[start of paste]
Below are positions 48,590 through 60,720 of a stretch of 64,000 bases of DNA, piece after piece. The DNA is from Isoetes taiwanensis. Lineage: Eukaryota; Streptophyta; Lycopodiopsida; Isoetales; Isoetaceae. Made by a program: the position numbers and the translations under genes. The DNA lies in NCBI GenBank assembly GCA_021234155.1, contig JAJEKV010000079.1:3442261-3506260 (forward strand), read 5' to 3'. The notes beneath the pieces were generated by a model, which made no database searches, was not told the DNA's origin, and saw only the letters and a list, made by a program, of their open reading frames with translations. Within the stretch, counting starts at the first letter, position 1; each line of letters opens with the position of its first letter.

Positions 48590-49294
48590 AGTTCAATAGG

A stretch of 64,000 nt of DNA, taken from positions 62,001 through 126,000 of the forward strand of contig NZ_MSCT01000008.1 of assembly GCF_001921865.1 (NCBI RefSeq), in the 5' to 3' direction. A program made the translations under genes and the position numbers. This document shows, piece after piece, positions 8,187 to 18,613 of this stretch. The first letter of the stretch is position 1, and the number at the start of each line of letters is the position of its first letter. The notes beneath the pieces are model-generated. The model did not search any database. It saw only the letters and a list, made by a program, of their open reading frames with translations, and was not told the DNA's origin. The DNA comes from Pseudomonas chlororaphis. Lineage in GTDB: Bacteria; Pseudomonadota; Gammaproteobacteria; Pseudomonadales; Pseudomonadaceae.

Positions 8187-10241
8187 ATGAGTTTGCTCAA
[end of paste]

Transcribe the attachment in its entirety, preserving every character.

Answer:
Below are positions 48,590 through 60,720 of a stretch of 64,000 bases of DNA, piece after piece. The DNA is from Isoetes taiwanensis. Lineage: Eukaryota; Streptophyta; Lycopodiopsida; Isoetales; Isoetaceae. Made by a program: the position numbers and the translations under genes. The DNA lies in NCBI GenBank assembly GCA_021234155.1, contig JAJEKV010000079.1:3442261-3506260 (forward strand), read 5' to 3'. The notes beneath the pieces were generated by a model, which made no database searches, was not told the DNA's origin, and saw only the letters and a list, made by a program, of their open reading frames with translations. Within the stretch, counting starts at the first letter, position 1; each line of letters opens with the position of its first letter.

Positions 48590-49294
48590 AGTTCAATAGG

A stretch of 64,000 nt of DNA, taken from positions 62,001 through 126,000 of the forward strand of contig NZ_MSCT01000008.1 of assembly GCF_001921865.1 (NCBI RefSeq), in the 5' to 3' direction. A program made the translations under genes and the position numbers. This document shows, piece after piece, positions 8,187 to 18,613 of this stretch. The first letter of the stretch is position 1, and the number at the start of each line of letters is the position of its first letter. The notes beneath the pieces are model-generated. The model did not search any database. It saw only the letters and a list, made by a program, of their open reading frames with translations, and was not told the DNA's origin. The DNA comes from Pseudomonas chlororaphis. Lineage in GTDB: Bacteria; Pseudomonadota; Gammaproteobacteria; Pseudomonadales; Pseudomonadaceae.

Positions 8187-10241
8187 ATGAGTTTGCTCAA